Here are the economic highlights from Trump’s first address to Congress

Kimberly Adams Mar 1, 2017
U.S. President Donald Trump addresses a joint session of Congress on Tuesday. Win McNamee/Getty Images

Here are the economic highlights from Trump’s first address to Congress

Kimberly Adams Mar 1, 2017
U.S. President Donald Trump addresses a joint session of Congress on Tuesday. Win McNamee/Getty Images

President Donald Trump laid out his agenda to both houses of Congress on Tuesday night, saying he wants to work with them on immigration, health care reform and various economic initiatives.  

Many of the economic themes Trump addressed last night echo the promises he made on the campaign trail — for example, his push to create more jobs.

While the speech didn’t provide many new details, it did clarify what his priorities will be. Here are some of the key economic points from his speech.

Improving the country’s infrastructure:

Trump’s infrastructure plan was a big talking point during his campaign.

In October, his team announced that the private sector would play a role in helping fix America’s road and bridges — a goal that Trump reinforced yesterday.

“To launch our national rebuilding, I will be asking Congress to approve legislation that produces a $1 trillion investment in infrastructure of the United States financed through both public and private capital, creating millions of new jobs.”

Peter Navarro, a senior policy adviser for the Trump campaign, said last year that funding the plan would involve granting large tax credits to these private companies. And it wouldn’t include any new taxes.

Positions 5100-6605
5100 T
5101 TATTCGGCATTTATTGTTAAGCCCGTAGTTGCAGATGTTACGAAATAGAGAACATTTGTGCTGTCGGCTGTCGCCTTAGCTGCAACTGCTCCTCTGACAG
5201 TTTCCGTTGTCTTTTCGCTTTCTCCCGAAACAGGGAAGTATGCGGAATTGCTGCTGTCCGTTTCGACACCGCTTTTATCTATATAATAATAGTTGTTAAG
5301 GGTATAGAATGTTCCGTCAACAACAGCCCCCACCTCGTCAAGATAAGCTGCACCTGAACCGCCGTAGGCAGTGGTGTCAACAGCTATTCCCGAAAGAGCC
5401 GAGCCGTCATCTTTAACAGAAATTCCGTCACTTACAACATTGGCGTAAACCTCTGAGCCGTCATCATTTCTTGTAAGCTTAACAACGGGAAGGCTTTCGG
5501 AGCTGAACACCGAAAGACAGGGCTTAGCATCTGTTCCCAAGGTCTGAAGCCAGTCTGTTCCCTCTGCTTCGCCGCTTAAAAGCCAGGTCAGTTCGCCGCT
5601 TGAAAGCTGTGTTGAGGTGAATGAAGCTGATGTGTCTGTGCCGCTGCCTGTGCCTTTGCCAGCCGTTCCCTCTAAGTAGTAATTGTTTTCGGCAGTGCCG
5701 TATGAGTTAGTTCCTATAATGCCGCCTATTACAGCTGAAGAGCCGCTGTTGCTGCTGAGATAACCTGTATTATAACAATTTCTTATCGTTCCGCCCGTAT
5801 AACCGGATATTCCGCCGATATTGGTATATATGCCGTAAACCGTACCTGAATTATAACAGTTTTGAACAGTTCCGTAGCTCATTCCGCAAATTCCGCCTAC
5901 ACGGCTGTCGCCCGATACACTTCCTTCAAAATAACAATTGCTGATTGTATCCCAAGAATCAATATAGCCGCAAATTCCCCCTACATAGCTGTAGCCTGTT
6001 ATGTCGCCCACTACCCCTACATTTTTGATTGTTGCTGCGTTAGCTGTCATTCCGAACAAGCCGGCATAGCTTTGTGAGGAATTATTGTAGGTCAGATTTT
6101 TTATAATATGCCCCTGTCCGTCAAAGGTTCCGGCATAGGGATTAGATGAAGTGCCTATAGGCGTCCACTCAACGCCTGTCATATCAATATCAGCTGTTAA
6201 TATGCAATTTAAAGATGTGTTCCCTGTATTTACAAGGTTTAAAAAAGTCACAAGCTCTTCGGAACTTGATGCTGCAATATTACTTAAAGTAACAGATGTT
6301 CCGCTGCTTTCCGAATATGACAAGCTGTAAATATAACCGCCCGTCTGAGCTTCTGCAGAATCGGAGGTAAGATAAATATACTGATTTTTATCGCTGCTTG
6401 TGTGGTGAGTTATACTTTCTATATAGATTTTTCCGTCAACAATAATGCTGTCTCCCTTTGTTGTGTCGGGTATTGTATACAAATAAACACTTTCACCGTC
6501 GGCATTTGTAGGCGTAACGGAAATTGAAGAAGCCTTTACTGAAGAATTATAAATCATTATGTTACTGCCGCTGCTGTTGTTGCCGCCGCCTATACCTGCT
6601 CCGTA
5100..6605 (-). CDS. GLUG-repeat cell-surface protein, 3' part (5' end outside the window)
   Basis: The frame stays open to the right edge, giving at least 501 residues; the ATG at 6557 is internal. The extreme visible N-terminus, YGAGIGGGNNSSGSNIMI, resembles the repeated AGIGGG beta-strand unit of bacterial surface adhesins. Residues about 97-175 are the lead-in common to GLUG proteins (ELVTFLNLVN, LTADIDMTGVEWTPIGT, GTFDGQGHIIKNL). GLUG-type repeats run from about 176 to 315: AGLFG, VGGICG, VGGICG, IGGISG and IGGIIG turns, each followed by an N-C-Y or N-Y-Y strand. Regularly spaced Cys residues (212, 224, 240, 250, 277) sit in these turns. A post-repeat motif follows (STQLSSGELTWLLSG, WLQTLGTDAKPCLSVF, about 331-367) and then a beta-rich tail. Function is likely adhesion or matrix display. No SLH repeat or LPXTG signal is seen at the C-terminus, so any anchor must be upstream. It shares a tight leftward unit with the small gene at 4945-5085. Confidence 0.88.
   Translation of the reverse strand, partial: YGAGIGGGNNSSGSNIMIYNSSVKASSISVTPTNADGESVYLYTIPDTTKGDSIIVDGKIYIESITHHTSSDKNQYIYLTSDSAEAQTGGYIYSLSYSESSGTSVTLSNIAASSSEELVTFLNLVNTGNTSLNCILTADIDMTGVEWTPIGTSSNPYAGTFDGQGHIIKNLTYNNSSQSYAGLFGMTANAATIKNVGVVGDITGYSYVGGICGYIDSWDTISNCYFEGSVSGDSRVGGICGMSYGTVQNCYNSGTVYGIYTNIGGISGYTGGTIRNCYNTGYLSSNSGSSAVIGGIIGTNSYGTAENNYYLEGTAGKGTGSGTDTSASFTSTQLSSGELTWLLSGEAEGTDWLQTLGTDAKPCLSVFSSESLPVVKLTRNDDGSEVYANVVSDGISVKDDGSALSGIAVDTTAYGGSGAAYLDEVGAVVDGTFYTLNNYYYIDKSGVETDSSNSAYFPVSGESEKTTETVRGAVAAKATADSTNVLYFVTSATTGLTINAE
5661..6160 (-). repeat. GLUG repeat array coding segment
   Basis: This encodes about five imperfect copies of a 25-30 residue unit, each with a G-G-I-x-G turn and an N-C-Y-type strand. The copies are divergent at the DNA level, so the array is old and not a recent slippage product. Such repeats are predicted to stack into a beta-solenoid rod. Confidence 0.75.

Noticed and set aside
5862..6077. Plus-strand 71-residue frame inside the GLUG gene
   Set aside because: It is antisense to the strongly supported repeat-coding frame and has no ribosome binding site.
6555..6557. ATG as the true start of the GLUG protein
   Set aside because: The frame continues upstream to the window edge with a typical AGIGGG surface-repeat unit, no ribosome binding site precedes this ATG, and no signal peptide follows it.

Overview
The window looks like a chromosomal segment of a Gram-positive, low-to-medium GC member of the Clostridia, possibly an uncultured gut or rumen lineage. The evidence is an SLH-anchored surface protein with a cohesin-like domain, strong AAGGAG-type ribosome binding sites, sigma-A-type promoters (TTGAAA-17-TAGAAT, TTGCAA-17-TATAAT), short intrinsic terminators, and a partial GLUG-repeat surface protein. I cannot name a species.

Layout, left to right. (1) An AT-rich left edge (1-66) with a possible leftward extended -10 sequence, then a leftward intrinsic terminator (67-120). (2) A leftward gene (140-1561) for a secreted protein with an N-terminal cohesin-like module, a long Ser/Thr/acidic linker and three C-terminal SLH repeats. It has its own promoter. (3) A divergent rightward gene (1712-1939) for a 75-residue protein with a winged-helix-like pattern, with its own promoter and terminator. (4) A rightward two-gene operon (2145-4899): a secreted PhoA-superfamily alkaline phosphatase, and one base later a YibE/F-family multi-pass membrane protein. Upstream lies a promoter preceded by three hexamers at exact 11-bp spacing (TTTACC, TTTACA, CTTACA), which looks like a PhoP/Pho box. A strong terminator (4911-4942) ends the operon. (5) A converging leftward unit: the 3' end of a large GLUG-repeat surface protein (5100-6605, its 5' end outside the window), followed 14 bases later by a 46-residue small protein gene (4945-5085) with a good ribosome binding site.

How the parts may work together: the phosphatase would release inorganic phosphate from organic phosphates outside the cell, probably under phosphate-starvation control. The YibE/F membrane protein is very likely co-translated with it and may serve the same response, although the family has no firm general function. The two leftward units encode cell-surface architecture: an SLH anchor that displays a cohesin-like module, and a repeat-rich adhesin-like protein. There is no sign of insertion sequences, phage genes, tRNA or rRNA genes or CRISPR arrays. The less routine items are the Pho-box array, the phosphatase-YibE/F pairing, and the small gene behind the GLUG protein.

While private investment can spur infrastructure growth, it can mean that the projects that get done are the most profitable — not necessarily the most needed.

An end to the Affordable Care Act?

The president also quadrupled down on his promise to repeal Obamacare, receiving a standing ovation from his party.

The administration has made clear that repealing the Affordable Care Act is a top priority. In place of Obamacare, Trump has pushed for a system reliant on Health Care Savings Accounts. In the past, he’s also mentioned that he wants people to fully deduct health insurance premiums from their taxes.

The president laid out five goals on the topic during the speech: guaranteed access to health insurance for those with pre-existing conditions, more tax credits, state flexibility with Medicaid programs,  protection against unnecessary costs, and the ability for insurers to sell plans across state lines.

Business leaders like J.P. Morgan’s Jamie Dimon have said that if Trump puts all his energy into health care, it will likely push other big issues to the back burner. What Dimon wants to see: tax reform, which he thinks will benefit workers.

“We have been driving brains, capital, business and research away from this country,” Dimon said this week. “It’s not hurting J.P. Morgan Chase. It’s hurting the average american worker.”

America’s tax structure

Tax reform is a key issue for many in the business world. This was another item President Trump wants to put in his “promises kept” column.

“My economic team is developing historic tax reform that will reduce the tax rate on our companies so they can compete and thrive anywhere and with anyone,” he said last night. “It will be a big, big cut. At the same time, we will provide massive tax relief for the middle class.”

There aren’t many details on that tax plan, but it’s expected to drastically cut the corporate tax rate and cut the tax rate for individuals as well. However, many tax economists say the wealthiest Americans will see the most benefit.

New York University professor Lily Batchelder told us that tax cuts for the wealthy could end up being proportionally larger than those for low- and middle-class families. The nonpartisan Tax Policy Center also said last year that middle-class could end up paying more under Trump’s plan because of limits on certain kinds of deductions.

In all, Trump’s plan could cost about $4.4 trillion to almost $6 trillion over a decade, according to the Tax Foundation.

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